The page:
To be open-minded means you are receptive to new ideas or perspectives.
And, learning happens when you earn a new skill through instruction or study, and adjust what you do as a result of the learning.
Let’s look at each term individually.
Open-mindedness can be demonstrated by attending a martial arts competition.
In my experience, in this part of Illinois, most competitions heavily feature taekwondo athletes.
Karate students or parents believe that karate is inherently better because it’s your art.
You may also wonder: “Which is better? Karate or taekwondo?”
The answer is: Neither!
A martial arts school is only as good as the instructor teaching the classes, regardless of style.
Just like there is more than one type of vehicle you can drive, there is more than one type of martial art you can learn.
Being open-minded also suggests a student or parent is open to learning new things.
I’ll give a personal example here.
When I was in college, I had practiced karate for about seven years.
However, my class schedule made it impossible to meet up with the Metamora Martial Arts class schedule.
I reached out to my sensei for suggestions on how to continue my training.
I went on a tour of martial arts schools throughout central Illinois, where I was exposed to grappling, haganah, and more.
Ultimately, I landed on a hidden gem of a tai chi chuan class taught at the time on Farmington Road.
As of this writing, I have continued with that class and my sifu for more than 10 years.
All because I was open-minded to all martial arts and vowed never to stop learning and seeking new knowledge.
I will be honest and exercise integrity to develop community, cooperation, and trust with my fellow students and my teachers.
Line 3 discusses many important components of not only successful karate training but life preparation:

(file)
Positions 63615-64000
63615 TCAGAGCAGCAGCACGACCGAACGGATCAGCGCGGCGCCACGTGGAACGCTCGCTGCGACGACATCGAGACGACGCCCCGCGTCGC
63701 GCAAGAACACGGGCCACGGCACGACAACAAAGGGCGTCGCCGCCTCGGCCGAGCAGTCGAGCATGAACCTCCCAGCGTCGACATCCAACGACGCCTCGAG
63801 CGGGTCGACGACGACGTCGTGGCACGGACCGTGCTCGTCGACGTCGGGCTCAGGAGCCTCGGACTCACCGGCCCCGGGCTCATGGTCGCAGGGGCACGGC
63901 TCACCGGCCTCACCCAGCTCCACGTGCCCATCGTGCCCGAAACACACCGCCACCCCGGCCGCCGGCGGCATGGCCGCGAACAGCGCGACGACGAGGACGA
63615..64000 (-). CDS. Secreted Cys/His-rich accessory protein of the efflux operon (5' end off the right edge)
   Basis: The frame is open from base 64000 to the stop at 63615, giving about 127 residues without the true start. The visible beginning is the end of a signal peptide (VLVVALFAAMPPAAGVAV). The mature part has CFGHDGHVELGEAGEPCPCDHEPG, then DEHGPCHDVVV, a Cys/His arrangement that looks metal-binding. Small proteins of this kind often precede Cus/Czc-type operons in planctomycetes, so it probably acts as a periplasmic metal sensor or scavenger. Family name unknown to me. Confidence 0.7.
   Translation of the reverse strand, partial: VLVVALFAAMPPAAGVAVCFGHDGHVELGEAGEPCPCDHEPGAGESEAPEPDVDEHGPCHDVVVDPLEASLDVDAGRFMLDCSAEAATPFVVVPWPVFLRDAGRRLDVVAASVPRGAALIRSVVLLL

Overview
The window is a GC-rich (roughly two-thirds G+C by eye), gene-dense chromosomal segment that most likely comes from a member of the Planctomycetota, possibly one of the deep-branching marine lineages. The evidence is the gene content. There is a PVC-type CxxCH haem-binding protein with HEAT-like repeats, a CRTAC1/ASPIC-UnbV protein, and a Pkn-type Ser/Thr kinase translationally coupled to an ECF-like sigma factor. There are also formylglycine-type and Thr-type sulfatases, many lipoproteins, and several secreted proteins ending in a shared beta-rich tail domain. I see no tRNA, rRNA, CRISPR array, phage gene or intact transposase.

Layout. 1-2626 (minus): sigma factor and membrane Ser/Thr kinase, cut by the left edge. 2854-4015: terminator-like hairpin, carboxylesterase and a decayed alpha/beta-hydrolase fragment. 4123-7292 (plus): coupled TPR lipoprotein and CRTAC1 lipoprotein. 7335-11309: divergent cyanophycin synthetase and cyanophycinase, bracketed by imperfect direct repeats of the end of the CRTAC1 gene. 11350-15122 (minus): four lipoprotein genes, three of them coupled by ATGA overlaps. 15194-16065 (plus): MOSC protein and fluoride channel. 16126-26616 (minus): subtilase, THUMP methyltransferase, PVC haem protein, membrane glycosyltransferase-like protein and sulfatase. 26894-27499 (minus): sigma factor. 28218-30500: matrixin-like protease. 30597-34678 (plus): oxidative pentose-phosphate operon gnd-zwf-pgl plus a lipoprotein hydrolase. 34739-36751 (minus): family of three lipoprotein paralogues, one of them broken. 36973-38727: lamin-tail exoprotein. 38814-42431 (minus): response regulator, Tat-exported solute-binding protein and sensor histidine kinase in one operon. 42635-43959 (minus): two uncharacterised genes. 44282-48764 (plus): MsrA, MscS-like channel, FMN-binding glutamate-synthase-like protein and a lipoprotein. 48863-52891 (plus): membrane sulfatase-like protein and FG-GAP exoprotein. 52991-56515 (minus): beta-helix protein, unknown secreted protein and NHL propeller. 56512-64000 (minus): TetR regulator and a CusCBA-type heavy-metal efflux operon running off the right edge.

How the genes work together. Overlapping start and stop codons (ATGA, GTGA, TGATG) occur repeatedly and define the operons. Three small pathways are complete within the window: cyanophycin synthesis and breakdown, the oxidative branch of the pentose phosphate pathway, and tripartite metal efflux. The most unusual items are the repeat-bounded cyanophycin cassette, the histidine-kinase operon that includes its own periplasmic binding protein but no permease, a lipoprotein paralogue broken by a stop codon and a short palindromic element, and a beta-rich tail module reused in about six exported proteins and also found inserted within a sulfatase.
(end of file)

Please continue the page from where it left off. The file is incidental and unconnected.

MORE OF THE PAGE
- Honesty – Factual, straightforward. Not telling lies.
- Integrity – As discussed with the term honor above, adhering to a set of values.
- Community – A group of people who share common interests, like martial arts.
- Cooperation – Being helpful by doing what is expected. In other words, if I instruct you to punch toward your partner’s chest but not hit them, don’t hit them.
- Trust – Using the cooperation line above, knowing that your partner will attack hard and fast but won’t hurt you as a result.
I will exercise restraint in the use of my martial arts knowledge, employing it only in fair competition or in defense of my life, my loved ones, or my country.
Martial arts teach you incredibly powerful tools for self-defense.
So powerful are these tools that they can result in torn ligaments and tendons, broken bones, and even death.
As a result, we need to restrain ourselves in how we use it.
We should demonstrate an ability to keep ourselves under control.
The only acceptable reason to use martial arts outside of the dojo is to protect the well-being of yourself, your friends and family, or your country, if you enlist in the military.
And that’s the dojo kun.
These four lines have had a profound impact on my life over the last 20 years, and I hope they’ll help guide yours, as well.